Death of Oakland's Retail Plan 

Oakland loses a $1 billion a year to other cities, and without redevelopment, the city's plans for a major shopping district in Upper Broadway may be history.

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John Mardikian, the general manager of Mua, a trendy eatery on Webster Street right where it meets Broadway, says he prefers that the area develop on its own, rather than have the city embark on a massive effort to attract large retail. His establishment has become a popular post-work hangout for local workers and residents living in the nearby condos, and he thinks that when the city steps into development issues, it "fucks it all up."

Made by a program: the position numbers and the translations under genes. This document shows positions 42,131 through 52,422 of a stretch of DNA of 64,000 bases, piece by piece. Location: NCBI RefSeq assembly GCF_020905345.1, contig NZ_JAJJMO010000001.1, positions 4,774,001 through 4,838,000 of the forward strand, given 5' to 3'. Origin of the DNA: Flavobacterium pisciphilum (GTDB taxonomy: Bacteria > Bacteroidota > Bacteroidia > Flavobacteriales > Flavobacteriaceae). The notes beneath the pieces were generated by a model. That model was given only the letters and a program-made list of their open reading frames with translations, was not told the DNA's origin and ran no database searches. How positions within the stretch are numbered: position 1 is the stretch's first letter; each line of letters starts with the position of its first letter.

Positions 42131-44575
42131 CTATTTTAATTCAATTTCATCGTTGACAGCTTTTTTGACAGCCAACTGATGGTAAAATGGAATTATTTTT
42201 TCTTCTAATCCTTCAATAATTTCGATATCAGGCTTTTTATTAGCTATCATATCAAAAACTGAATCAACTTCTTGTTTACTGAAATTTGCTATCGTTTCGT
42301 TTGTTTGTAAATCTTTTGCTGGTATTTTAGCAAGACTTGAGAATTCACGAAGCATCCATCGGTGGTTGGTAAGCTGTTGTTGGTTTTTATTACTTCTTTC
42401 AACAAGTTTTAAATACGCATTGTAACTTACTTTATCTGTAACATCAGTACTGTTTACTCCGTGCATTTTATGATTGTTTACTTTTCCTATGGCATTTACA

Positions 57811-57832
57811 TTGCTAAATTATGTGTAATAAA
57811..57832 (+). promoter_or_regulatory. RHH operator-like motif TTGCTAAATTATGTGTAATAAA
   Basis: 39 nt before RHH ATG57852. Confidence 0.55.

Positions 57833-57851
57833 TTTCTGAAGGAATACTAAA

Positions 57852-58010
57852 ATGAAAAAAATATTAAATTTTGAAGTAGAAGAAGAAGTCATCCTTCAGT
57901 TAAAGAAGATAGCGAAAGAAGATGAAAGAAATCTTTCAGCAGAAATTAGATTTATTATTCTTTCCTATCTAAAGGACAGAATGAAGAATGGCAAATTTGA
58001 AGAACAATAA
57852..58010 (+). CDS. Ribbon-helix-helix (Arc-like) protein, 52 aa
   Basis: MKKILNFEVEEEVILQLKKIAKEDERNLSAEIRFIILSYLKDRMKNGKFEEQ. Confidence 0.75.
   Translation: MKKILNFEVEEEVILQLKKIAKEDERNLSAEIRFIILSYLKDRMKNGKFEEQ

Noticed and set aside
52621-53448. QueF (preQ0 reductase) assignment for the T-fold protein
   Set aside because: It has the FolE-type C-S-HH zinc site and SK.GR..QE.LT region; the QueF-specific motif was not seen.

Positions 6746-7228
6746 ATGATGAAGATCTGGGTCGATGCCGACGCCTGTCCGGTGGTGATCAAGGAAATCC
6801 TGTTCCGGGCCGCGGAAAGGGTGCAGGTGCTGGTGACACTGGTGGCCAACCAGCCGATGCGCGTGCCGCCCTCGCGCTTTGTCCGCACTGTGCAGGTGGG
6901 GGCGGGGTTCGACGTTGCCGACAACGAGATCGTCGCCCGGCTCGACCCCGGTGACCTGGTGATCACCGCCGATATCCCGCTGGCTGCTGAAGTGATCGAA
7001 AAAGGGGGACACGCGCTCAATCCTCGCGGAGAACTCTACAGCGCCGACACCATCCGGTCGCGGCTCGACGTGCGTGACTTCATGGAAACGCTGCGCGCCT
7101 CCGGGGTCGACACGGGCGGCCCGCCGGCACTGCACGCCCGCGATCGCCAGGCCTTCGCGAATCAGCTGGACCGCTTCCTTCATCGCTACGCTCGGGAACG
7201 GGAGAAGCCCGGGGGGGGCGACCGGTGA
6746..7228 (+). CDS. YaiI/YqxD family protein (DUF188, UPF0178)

Still, there is reason for hope. Quan said last week in her state of the city speech that retail sales were up 12 percent in Oakland.

And while Barnhart is a supporter of redevelopment, the slow and steady growth that is happening in the area is helping keep her dream, and her store, Bay Area Bikes, alive. "Retail begets retail — just like restaurants," she said. "As more stuff has grown around them, it has helped our business."

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